Anyhow, I hope this helps.

My Best,

Frank
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alphasong
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Joined: Mar 03, 2007
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Location: Minneapolis

PostPosted: Thu Apr 05, 2007 12:47 pm    Post subject: Batch process representation Reply with quote

Metadata repositories can also represent batch processes. They are ordered dependencies similar to process models.

The OMG's Common Warehouse Metamodel provides some industry guidance. See the Warehouse Process and Warehouse Operations packages.

Generally, look for batch schedulers to converge with BPM tools.

-ctb
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Cotswolddave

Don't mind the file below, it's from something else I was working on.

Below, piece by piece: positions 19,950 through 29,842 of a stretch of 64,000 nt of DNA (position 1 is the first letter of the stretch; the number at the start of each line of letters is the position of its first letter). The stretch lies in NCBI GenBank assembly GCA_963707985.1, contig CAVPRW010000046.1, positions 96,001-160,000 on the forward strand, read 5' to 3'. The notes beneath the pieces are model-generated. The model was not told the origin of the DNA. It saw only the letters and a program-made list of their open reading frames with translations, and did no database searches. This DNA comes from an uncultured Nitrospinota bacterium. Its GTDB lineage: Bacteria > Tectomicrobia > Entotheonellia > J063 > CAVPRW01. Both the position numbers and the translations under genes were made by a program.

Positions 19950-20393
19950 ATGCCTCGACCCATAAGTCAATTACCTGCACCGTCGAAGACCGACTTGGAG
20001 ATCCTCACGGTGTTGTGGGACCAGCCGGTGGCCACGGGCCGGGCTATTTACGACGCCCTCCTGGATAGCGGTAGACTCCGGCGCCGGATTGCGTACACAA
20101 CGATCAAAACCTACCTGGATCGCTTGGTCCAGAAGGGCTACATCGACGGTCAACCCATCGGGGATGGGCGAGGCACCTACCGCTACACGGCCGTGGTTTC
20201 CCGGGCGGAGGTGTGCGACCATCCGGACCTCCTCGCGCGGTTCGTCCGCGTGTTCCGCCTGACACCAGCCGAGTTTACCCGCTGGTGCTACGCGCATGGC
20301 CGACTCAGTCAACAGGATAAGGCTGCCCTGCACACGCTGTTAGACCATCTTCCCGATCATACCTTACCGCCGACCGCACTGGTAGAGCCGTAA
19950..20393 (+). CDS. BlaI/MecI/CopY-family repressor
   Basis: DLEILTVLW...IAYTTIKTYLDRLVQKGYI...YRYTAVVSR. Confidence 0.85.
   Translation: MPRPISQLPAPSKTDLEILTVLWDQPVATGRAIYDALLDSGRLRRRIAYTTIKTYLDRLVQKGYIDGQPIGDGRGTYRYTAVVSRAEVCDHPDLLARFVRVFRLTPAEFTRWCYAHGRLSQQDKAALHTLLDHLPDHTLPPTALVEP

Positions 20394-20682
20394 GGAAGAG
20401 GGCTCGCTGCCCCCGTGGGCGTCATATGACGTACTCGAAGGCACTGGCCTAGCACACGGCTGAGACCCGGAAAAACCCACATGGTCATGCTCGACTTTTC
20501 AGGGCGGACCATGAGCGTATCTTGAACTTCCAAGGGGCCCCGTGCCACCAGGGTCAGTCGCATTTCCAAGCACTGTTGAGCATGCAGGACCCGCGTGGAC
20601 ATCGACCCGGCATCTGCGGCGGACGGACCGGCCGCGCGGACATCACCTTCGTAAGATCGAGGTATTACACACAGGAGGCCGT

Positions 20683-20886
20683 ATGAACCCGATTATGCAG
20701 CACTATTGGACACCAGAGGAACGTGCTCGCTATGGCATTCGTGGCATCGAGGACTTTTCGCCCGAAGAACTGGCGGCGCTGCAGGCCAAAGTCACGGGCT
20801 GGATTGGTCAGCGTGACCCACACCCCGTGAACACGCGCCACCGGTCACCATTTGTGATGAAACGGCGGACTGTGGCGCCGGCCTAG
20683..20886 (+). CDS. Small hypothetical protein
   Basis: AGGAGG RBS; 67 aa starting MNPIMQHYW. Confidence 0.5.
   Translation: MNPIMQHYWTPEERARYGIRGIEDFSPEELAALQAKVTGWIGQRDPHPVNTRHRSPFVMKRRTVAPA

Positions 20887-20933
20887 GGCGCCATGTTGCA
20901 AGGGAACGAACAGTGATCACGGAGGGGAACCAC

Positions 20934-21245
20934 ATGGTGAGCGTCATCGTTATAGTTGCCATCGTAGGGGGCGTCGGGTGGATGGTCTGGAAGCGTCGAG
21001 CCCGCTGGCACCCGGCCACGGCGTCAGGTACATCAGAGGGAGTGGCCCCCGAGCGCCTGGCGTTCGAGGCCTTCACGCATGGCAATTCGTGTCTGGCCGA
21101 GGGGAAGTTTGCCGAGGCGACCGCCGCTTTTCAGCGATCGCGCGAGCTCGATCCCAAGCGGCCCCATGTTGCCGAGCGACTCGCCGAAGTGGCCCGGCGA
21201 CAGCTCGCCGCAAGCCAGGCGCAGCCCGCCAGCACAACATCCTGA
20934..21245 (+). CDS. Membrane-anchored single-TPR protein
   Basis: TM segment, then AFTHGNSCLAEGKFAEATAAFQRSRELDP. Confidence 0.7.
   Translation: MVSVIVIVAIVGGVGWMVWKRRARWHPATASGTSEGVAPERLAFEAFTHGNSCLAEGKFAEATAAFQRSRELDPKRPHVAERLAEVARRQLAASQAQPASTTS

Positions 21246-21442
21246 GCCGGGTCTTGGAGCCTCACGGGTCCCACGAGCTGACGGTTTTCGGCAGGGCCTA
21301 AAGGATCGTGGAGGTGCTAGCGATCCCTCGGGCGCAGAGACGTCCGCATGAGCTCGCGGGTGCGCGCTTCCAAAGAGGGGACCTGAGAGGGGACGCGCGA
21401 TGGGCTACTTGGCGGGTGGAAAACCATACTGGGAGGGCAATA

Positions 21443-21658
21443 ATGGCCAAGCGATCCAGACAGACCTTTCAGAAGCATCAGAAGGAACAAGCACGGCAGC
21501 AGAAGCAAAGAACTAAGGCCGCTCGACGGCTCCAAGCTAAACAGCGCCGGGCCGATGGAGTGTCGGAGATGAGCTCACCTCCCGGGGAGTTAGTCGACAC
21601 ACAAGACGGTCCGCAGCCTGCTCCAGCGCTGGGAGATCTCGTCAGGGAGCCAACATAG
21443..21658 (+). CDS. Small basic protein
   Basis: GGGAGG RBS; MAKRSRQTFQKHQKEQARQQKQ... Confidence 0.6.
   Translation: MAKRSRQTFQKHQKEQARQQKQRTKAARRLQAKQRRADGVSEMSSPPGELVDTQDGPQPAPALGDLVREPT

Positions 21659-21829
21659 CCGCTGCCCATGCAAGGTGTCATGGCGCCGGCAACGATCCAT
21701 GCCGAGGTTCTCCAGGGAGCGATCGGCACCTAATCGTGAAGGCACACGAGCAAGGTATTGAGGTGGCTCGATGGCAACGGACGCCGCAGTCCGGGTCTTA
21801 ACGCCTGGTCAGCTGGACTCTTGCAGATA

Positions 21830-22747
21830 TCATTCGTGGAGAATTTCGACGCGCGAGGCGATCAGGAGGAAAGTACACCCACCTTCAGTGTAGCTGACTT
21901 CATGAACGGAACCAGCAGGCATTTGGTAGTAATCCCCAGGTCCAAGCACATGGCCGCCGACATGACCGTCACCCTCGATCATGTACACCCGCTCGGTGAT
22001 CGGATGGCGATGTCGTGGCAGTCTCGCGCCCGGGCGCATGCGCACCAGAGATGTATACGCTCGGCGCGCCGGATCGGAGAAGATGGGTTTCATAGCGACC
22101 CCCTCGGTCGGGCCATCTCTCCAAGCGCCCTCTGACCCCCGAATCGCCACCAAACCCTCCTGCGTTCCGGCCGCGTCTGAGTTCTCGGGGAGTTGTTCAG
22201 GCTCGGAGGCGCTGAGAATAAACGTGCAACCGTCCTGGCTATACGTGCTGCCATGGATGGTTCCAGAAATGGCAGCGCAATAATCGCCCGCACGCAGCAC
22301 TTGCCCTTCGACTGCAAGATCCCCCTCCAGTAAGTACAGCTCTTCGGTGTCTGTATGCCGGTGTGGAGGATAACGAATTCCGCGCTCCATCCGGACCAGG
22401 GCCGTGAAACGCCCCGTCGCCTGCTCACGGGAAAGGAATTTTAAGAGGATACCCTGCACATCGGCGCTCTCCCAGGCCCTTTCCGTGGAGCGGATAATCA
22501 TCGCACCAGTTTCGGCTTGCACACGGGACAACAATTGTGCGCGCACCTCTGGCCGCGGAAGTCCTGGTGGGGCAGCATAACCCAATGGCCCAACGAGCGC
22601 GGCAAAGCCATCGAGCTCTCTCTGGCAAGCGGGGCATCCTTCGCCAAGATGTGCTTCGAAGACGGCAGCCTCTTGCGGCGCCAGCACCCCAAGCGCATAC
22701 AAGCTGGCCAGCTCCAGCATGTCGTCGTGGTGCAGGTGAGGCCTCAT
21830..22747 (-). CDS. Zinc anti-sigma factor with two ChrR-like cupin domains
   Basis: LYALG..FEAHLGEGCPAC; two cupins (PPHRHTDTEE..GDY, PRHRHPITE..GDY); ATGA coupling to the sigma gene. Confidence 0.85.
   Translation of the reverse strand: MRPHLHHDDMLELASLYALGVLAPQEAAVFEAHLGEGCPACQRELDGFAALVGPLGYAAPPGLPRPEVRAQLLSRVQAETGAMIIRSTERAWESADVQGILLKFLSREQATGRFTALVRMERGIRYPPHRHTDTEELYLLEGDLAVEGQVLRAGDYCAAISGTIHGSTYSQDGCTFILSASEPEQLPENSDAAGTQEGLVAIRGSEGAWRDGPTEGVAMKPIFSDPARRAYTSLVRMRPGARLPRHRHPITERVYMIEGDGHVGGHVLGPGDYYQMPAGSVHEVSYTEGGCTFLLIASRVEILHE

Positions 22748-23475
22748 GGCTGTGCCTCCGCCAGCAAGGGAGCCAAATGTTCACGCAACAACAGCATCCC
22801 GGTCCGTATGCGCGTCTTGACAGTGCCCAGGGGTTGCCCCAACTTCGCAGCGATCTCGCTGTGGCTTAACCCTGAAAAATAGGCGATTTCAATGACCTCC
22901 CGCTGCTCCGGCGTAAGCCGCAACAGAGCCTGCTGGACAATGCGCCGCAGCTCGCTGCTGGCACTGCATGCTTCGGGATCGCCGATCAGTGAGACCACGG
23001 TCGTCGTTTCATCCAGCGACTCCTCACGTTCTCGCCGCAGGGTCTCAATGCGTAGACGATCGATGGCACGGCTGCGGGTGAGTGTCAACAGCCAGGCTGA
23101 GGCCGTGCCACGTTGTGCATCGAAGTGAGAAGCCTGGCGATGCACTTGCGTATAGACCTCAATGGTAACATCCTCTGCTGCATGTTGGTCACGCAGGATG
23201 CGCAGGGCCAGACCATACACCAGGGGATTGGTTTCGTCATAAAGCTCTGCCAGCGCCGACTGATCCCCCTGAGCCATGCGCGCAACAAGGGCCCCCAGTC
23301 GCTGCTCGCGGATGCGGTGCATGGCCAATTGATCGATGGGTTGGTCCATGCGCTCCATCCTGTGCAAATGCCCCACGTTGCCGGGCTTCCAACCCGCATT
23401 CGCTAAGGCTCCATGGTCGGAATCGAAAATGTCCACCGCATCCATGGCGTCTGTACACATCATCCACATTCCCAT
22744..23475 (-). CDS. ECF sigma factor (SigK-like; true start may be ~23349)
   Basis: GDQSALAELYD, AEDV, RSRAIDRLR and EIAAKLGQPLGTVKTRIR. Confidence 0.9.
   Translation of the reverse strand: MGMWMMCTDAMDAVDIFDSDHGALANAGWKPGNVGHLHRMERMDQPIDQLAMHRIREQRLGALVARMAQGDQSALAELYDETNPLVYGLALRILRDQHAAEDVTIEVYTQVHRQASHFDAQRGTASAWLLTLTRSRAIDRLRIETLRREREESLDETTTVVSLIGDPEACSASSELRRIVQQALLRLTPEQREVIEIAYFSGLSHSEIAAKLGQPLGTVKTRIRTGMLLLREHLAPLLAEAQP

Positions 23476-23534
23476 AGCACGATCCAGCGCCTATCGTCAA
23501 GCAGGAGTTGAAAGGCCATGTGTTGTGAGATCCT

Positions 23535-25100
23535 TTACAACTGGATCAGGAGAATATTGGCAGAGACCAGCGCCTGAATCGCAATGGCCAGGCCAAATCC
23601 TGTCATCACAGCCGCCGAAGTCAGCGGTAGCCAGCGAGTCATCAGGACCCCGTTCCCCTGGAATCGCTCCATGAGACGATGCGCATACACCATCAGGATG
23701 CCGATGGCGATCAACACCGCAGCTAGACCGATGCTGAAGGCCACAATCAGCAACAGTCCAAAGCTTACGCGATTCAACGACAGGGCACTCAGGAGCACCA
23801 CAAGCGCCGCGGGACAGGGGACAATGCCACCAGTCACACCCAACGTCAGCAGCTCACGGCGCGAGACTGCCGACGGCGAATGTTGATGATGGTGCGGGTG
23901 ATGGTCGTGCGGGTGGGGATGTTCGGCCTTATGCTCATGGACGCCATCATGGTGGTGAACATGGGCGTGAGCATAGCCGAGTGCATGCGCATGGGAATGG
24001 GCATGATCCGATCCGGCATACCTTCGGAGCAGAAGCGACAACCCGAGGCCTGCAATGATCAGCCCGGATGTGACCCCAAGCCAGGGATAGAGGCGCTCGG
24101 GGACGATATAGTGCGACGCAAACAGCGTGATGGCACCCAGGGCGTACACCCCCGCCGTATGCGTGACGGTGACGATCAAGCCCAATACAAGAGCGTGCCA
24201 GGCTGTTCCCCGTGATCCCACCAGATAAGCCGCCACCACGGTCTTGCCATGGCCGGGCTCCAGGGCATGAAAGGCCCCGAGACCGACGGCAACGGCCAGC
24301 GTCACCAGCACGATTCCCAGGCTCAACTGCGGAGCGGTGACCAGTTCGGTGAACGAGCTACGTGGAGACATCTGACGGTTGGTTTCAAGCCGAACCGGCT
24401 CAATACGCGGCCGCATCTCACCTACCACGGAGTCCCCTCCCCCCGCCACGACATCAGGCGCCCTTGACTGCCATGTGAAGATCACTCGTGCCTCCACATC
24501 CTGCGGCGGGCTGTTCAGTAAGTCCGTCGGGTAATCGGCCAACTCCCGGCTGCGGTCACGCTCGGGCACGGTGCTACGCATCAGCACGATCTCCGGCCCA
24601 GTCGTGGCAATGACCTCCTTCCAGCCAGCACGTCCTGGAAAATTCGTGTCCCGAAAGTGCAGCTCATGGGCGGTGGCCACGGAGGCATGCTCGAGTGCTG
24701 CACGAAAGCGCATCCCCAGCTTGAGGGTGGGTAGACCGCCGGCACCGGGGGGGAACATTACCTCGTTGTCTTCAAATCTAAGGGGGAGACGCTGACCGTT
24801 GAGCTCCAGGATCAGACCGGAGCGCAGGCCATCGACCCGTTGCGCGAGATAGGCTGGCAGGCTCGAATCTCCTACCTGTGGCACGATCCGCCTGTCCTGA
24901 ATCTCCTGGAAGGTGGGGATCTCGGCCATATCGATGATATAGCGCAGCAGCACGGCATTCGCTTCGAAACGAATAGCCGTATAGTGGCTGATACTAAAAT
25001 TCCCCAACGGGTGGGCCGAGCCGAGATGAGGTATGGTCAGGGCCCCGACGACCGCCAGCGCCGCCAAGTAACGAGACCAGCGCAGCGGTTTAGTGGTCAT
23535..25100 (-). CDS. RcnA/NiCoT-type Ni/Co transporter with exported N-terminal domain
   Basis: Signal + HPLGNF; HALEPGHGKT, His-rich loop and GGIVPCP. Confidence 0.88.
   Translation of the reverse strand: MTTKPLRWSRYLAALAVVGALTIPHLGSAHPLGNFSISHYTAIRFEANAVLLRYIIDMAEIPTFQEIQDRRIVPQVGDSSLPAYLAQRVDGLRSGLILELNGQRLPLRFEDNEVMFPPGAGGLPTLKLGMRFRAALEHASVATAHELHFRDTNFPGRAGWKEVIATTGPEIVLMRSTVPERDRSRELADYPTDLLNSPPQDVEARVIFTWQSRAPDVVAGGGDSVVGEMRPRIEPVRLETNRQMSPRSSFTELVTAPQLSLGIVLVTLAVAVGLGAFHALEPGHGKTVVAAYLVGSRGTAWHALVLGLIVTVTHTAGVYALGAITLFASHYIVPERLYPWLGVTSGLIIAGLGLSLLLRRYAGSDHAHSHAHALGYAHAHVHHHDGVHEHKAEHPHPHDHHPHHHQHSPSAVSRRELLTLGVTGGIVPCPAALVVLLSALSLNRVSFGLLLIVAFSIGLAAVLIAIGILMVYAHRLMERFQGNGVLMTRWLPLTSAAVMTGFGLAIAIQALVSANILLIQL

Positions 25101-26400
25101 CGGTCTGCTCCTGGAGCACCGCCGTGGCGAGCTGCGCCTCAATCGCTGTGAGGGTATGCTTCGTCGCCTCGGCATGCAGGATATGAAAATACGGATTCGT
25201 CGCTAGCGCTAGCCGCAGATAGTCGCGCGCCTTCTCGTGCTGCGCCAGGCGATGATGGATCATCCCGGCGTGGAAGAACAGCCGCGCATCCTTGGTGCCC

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PostPosted: Thu Apr 05, 2007 9:30 pm    Post subject: Reply with quote

Thanks Charles

Have had a quick look and I'll see what I can use. As you remark, there is overlap and a sense of "is this just another way of describing the same thing". Hence my posting where we are seeing an opportunity to use a service desk CMDB to help ops teams as well as the service desk.

Many thanks

David
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Guerino1
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PostPosted: Fri Apr 06, 2007 12:10 am    Post subject: Reply with quote

Hello Dave,

Cotswolddave wrote:
Hence my posting where we are seeing an opportunity to use a service desk CMDB to help ops teams as well as the service desk.


Yes, and if you take a further step back, you'll see that it can help development teams... and a further step back and you'll see that it can help PMO... and if you keep taking steps back, you'll see that ultimately, when done properly, a CMDB becomes the master knowledge management platform for the firm, including the businesses that IT supports.